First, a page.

Re: [rtcweb] My Opinion: Why I think a negotiating protocol is a Good Thing

Dzonatas Sol <dzonatas@gmail.com> Tue, 18 October 2011 15:42 UTC

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Date: Tue, 18 Oct 2011 08:42:13 -0700
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From: Dzonatas Sol <dzonatas@gmail.com>
To: Harald Alvestrand <harald@alvestrand.no>
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Subject: Re: [rtcweb] My Opinion: Why I think a negotiating protocol is a Good Thing
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On Tue, Oct 18, 2011 at 4:43 AM, Harald Alvestrand <harald@alvestrand.no>wrote:

> (Apologies for the length of this note - but I wanted to follow this
> argument a bit deeply)
>
> In the discussions about RTCWEB signalling, I’ve had a change of heart.
> Or perhaps it’s just a change of terminology.
>
> The high bit is this:
> I believe we need to standardize a negotiation protocol as part of RTCWEB.
> This needs to be described as a protocol, and cannot usefully be described
> as an API.
>
> This note is to explain to my fellow WG members what led me to this
> conclusion, and - in some detail - what I think the words in the above
> paragraph mean.
> Those who don't want to read a long message can stop here.
> ------------------------------**------------------------------**
> ----------------
>
> The context of RTCWEB is the well known trapezoid:
>
> +-----------+ +-----------+
> | Web | | Web |
> | | Signalling | |
> | |-------------| |
> | Server | path | Server |
> | | | |
> +-----------+ +-----------+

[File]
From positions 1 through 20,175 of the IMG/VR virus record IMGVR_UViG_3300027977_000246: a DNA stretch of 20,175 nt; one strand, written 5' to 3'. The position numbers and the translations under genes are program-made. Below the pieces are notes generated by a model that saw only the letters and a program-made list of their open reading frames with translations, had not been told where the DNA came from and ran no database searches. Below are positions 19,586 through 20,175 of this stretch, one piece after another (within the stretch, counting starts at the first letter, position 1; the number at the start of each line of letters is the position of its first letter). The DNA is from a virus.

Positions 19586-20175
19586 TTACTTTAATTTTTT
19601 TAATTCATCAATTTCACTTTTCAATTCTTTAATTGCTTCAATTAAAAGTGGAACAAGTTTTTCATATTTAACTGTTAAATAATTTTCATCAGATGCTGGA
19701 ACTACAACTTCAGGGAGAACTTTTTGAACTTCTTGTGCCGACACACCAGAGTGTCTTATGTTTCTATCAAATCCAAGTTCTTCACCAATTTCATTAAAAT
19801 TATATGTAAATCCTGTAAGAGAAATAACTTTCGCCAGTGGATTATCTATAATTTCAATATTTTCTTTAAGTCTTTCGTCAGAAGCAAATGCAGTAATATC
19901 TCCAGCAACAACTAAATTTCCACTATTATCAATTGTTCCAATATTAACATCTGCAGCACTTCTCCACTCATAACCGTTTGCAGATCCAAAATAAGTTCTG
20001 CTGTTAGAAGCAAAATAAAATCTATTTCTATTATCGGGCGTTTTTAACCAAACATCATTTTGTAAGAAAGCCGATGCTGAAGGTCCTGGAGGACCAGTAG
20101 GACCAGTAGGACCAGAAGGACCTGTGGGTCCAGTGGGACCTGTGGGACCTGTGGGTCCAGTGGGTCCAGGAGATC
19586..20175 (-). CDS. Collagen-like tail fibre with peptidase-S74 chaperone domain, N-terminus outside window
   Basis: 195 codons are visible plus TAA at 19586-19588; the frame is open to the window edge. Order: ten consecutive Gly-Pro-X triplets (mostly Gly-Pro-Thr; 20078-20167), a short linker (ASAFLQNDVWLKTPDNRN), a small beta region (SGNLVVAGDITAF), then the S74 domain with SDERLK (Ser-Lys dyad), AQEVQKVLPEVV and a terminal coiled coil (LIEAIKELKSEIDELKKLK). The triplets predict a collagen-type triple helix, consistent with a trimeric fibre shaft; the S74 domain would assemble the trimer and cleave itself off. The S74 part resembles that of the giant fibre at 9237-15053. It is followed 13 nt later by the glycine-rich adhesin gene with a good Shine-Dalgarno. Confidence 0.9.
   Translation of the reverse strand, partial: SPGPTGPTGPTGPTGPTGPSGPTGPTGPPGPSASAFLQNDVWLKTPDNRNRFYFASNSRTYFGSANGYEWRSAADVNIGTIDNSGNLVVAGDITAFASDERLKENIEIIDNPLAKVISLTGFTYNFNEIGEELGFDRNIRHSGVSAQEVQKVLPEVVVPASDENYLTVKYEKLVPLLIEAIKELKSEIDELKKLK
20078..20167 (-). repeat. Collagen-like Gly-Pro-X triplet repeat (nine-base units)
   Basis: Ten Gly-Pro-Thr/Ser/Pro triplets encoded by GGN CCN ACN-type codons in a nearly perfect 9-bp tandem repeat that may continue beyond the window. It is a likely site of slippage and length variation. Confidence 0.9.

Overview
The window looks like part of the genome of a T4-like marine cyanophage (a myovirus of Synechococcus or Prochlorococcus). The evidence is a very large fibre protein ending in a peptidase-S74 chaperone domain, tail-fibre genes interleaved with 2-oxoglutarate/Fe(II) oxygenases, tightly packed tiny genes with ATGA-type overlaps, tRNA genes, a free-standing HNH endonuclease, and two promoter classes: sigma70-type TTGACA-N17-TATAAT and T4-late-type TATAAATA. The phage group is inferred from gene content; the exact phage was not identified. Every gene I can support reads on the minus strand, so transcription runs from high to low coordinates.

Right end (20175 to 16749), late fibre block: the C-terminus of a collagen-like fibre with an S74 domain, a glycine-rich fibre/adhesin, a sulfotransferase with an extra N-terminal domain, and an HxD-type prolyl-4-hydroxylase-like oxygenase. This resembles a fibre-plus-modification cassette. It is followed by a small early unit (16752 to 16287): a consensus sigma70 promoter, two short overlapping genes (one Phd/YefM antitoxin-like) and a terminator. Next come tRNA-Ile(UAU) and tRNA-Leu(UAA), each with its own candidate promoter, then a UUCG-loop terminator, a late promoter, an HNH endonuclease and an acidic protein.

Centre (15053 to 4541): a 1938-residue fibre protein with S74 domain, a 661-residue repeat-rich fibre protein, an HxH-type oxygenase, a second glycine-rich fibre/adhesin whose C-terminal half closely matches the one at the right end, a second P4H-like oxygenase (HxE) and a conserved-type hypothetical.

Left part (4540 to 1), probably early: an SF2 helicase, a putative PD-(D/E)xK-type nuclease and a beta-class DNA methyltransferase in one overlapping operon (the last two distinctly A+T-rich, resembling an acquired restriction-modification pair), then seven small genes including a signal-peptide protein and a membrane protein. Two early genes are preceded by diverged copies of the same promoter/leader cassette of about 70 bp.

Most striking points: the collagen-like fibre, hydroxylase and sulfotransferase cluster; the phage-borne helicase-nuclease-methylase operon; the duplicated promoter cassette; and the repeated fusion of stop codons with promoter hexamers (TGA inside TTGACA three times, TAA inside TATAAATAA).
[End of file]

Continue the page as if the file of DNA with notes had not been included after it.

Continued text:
> / \
> / \ Proprietary over
> / \ HTTP/Websockets
> / \
> / Proprietary over \
> / HTTP/Websockets \
> / \
> +-----------+ +-----------+
> |JS/HTML/CSS| |JS/HTML/CSS|
> +-----------+ +-----------+
> +-----------+ +-----------+
> | | | |
> | | | |
> | Browser | ------------------------- | Browser |
> | | Media path | |
> | | | |
> +-----------+ +-----------+
>
> or even the triangle, where the triangle is formed when the two Web severs
> on top are collapsed into one.
>
> A design criterion for RTCWEB has been that it should be possible to write
> applications on top of RTCWEB simply - that is, without deep knowledge about
> the world of codecs, RTP sessions and the like.
> Another design criterion is that interworking should be possible - which
> means that SOMEWHERE in the system, deep knowledge about the world of
> codecs, RTP sessions and the like must be embedded; we can’t just simplify
> our options until everything’s simple.
>
> There’s one place in the ecosystem where this knowledge HAS to be - and
> that is within the browser, the component that takes care of implementing
> the codecs, the RTP sessions and the related features. If we can avoid
> requiring embedding it twice, that’s a feature.
>
> It used to be that I was a believer in APIs - that we should make the API
> the “king”, and describe the way you generate an RTP session as “you turn
> this knob, and get this effect”.
> After looking at the problem of Web applications that don’t have domain
> knowledge for a while, I’ve concluded that this doesn’t work. There’s the
> need for one browser to communicate with the other browser, and if the